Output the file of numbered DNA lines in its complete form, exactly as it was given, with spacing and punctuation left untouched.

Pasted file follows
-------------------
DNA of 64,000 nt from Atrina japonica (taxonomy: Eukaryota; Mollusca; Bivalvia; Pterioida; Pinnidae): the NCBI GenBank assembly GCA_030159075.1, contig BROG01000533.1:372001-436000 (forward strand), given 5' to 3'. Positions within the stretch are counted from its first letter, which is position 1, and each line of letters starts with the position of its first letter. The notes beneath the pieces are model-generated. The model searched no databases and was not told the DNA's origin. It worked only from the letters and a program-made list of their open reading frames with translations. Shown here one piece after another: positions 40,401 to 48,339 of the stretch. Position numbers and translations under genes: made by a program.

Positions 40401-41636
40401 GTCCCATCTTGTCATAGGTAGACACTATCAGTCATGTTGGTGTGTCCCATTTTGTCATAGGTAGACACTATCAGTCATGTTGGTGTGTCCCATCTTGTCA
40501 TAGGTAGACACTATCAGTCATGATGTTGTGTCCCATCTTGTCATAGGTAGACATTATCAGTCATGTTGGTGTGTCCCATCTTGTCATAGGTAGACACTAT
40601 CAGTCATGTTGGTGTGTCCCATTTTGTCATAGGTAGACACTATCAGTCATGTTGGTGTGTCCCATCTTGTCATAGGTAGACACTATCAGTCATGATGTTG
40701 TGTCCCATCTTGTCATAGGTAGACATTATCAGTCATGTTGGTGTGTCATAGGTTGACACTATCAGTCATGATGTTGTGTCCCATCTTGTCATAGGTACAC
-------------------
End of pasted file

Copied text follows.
DNA of 64,000 nt from Atrina japonica (taxonomy: Eukaryota; Mollusca; Bivalvia; Pterioida; Pinnidae): the NCBI GenBank assembly GCA_030159075.1, contig BROG01000533.1:372001-436000 (forward strand), given 5' to 3'. Positions within the stretch are counted from its first letter, which is position 1, and each line of letters starts with the position of its first letter. The notes beneath the pieces are model-generated. The model searched no databases and was not told the DNA's origin. It worked only from the letters and a program-made list of their open reading frames with translations. Shown here one piece after another: positions 40,401 to 48,339 of the stretch. Position numbers and translations under genes: made by a program.

Positions 40401-41636
40401 GTCCCATCTTGTCATAGGTAGACACTATCAGTCATGTTGGTGTGTCCCATTTTGTCATAGGTAGACACTATCAGTCATGTTGGTGTGTCCCATCTTGTCA
40501 TAGGTAGACACTATCAGTCATGATGTTGTGTCCCATCTTGTCATAGGTAGACATTATCAGTCATGTTGGTGTGTCCCATCTTGTCATAGGTAGACACTAT
40601 CAGTCATGTTGGTGTGTCCCATTTTGTCATAGGTAGACACTATCAGTCATGTTGGTGTGTCCCATCTTGTCATAGGTAGACACTATCAGTCATGATGTTG
40701 TGTCCCATCTTGTCATAGGTAGACATTATCAGTCATGTTGGTGTGTCATAGGTTGACACTATCAGTCATGATGTTGTGTCCCATCTTGTCATAGGTACAC